The Canada Revenue Agency is being asked to investigate whether the Anglican Parish of Shediac is complying with the laws of a charitable organization.
A complaint was filed Monday by a group of concerned residents who have taken issue with the church's involvement in a proposed mega-campsite project in Pointe-du-Chêne.
The parish owns the land where the campground big enough for 600 to 700 trailers — the largest in the Maritimes — is set to be built, and it would lease the land to a group of investors that included Health Minister Victor Boudreau before he gave up his stake in the project after months of controversy.
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But some Pointe-du-Chêne residents, including Arthur Melanson, grew worried when the church recently became the campsite's proponent.
According to federal tax law, a charity is forbidden from running a business, unless it is directly linked to its mission.
Melanson feels the church has become a little too involved with the day-to-day business of the proposal, and is even wondering if it is one of the project's secret investors.
"This whole situation is very murky right now," said Melanson. "We could say it's as murky as the little lagoon is at Parlee Beach."
Major real estate owner
Residents have raised questions before about the property lease for a controversial commercial development in an area that is environmentally sensitive, and whether the enterprise fits with the Anglican church's mission of "striving to safeguard the integrity of creation and sustaining and renewing the life of the earth" and "loving thy neighbour."
Nevertheless, Canadian tax law allows a charity to rent out its assets as an investment, as long as its involvement is considered passive.
The Anglican Parish is a major real estate owner in Shediac.
In 2015, the charity registered as the Corporation of the Anglican Parish of Shediac declared roughly $5 million in total assets, as well as $350,000 in annual income from the rental of land or real estate.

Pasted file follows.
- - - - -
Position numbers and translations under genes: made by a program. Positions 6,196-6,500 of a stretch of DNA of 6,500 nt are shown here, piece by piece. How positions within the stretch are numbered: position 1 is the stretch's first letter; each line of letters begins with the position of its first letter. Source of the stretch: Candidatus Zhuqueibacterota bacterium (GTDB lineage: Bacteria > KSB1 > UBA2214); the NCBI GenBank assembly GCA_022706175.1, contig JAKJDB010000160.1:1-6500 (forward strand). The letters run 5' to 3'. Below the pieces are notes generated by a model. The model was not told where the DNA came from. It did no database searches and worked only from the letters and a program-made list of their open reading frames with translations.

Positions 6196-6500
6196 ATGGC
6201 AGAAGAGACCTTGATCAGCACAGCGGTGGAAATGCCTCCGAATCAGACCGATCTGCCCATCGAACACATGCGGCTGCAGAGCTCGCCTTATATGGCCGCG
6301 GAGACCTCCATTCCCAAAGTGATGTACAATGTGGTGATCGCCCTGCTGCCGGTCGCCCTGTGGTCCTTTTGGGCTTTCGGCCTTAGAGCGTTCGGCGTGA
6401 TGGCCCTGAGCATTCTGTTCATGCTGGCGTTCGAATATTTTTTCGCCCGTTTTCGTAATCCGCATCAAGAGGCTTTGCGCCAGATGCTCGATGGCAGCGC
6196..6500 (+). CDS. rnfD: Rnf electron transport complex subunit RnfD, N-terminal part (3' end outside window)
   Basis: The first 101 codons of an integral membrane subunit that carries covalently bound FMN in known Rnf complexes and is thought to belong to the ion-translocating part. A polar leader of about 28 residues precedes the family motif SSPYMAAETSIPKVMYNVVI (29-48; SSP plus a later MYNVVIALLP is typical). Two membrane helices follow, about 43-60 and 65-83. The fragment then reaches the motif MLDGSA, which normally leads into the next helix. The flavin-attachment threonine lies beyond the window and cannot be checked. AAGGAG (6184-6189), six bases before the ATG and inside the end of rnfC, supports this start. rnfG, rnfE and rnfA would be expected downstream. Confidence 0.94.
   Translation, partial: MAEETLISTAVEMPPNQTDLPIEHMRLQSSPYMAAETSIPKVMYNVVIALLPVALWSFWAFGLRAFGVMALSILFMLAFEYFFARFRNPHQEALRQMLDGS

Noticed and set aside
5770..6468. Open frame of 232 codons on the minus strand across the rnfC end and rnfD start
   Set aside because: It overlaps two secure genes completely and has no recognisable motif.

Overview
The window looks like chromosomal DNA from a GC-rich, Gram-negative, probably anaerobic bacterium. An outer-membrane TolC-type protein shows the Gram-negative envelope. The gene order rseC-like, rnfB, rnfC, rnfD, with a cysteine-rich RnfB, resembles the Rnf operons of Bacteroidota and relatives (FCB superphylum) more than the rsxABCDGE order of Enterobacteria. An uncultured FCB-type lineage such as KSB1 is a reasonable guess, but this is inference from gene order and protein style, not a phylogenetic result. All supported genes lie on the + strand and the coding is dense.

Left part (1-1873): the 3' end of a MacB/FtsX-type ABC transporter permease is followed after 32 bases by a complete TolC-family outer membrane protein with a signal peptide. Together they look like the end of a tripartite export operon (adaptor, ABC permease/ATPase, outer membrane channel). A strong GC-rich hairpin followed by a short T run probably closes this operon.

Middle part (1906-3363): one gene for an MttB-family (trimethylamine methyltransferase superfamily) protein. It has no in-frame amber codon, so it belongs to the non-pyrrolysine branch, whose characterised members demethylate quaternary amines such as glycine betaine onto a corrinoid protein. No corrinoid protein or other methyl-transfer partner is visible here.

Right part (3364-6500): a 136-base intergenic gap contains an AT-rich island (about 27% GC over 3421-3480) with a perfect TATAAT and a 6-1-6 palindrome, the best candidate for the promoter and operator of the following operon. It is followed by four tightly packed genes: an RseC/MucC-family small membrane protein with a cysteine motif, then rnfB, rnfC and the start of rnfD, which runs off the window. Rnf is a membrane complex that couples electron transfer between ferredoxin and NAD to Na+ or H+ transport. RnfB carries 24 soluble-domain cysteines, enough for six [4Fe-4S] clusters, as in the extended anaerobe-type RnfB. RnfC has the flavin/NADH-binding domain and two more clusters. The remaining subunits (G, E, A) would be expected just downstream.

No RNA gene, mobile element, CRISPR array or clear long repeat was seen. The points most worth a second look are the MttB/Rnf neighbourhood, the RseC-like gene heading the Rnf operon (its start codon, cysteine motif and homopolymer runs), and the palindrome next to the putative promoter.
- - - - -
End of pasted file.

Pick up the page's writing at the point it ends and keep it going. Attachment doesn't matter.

It also declared $400,000 in "other revenue," which residents are asking the federal tax agency to investigate.
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Residents like Melanson said they are puzzled that the church has applied first-hand for permits and surveys, taking on some of the costs to develop the land in question.
"What's the motive of every player in this, and what's at stake for everybody? And why the involvement, and why keeping those investors confidential," said Melanson.
The church also paid to build a new walking trail edging the campsite.
And though the church administrator has stated the trail is unrelated to the campsite project, opponents disagree, pointing to correspondence from Boudreau, before he put his project in a blind trust, indicating his desire to relocate the walking trail to the edge of the site, which opponents presume is to make room for more trailer sites.
The church also settled a dispute out of court with another tenant allowing this development to proceed.
''I worry that the Parish is drifting away from its charitable mission and instead focussing on profits and risking failure,'' said Dr. Scott Mawdsley, another Pointe-du-Chêne cottage owner.
Residents argue that in taking an active role, the church — a registered charity exempt from paying income tax — is carrying on a business, rather than passively deriving investment income.
Once the complaint reaches Canada's Revenue Agency, it is up to officials there to decide whether to investigate.
If any wrongdoing is found, the church could have its charitable registration revoked.
But residents hope it does not get to that.
''It is my hope that the bishop and Primate will intervene before the CRA decides it ought to,'' said Mawdsley.